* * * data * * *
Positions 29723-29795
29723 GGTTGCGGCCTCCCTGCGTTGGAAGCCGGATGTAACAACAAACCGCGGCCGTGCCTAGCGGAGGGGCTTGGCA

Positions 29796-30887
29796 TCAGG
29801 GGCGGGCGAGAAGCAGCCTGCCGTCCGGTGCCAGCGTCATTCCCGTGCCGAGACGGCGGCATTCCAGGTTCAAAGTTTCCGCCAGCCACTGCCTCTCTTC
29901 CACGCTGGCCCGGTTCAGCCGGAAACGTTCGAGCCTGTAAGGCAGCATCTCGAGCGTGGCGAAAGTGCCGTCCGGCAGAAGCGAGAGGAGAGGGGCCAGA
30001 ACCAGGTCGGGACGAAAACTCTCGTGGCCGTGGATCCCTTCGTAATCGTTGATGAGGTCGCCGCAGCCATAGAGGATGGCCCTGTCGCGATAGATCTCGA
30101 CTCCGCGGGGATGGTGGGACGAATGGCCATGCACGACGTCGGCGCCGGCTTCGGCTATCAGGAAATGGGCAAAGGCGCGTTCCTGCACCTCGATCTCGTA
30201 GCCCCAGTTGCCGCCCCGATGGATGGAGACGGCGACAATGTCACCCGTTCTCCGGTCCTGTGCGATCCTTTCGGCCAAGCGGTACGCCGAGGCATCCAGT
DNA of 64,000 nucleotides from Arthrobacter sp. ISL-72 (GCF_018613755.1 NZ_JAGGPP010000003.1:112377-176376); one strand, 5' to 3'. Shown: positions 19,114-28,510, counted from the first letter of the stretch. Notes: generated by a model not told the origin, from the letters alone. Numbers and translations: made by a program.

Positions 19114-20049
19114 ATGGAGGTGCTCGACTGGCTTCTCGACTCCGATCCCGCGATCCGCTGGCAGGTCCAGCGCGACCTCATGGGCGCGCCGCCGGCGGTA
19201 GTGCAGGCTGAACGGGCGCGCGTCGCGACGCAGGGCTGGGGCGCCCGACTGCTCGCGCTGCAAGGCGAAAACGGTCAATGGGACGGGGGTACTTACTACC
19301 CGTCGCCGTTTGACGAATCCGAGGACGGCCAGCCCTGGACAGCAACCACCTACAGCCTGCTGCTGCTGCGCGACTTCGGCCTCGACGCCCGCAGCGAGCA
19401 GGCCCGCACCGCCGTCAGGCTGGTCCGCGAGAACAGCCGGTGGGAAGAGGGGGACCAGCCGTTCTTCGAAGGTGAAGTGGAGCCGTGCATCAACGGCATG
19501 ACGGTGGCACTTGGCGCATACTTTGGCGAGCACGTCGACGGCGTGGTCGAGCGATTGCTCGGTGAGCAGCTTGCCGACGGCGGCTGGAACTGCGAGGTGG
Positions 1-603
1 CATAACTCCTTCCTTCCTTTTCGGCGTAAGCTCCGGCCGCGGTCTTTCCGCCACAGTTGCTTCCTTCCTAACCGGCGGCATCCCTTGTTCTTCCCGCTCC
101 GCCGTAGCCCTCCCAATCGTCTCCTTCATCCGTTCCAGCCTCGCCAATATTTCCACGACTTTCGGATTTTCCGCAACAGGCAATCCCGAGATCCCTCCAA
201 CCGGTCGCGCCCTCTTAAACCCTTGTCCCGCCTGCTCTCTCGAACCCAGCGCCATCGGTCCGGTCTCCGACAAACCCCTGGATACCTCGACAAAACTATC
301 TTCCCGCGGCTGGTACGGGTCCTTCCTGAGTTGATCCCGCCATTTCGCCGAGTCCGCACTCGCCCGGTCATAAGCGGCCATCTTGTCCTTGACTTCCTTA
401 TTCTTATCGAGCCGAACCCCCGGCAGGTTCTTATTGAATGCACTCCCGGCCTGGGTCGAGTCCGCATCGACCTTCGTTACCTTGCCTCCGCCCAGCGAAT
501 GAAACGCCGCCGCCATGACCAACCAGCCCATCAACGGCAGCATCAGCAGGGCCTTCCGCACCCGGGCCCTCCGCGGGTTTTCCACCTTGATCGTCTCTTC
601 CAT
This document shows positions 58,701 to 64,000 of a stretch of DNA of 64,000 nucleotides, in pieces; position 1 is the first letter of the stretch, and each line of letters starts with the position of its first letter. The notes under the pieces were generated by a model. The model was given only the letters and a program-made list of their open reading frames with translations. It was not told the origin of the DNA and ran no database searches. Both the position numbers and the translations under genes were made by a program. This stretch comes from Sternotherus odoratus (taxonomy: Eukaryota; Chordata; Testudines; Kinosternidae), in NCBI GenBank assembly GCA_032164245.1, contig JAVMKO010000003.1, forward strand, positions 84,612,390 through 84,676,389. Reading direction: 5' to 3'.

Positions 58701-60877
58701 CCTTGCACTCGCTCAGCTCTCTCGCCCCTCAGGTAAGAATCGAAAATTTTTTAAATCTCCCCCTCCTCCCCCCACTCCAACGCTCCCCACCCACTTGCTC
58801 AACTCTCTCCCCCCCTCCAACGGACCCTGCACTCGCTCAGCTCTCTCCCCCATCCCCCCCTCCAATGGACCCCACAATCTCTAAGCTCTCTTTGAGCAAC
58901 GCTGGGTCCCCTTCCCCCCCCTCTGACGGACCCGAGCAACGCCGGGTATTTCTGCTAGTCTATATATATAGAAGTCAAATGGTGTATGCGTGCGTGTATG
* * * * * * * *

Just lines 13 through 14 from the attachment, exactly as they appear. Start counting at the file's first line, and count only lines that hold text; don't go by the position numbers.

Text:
19201 GTGCAGGCTGAACGGGCGCGCGTCGCGACGCAGGGCTGGGGCGCCCGACTGCTCGCGCTGCAAGGCGAAAACGGTCAATGGGACGGGGGTACTTACTACC
19301 CGTCGCCGTTTGACGAATCCGAGGACGGCCAGCCCTGGACAGCAACCACCTACAGCCTGCTGCTGCTGCGCGACTTCGGCCTCGACGCCCGCAGCGAGCA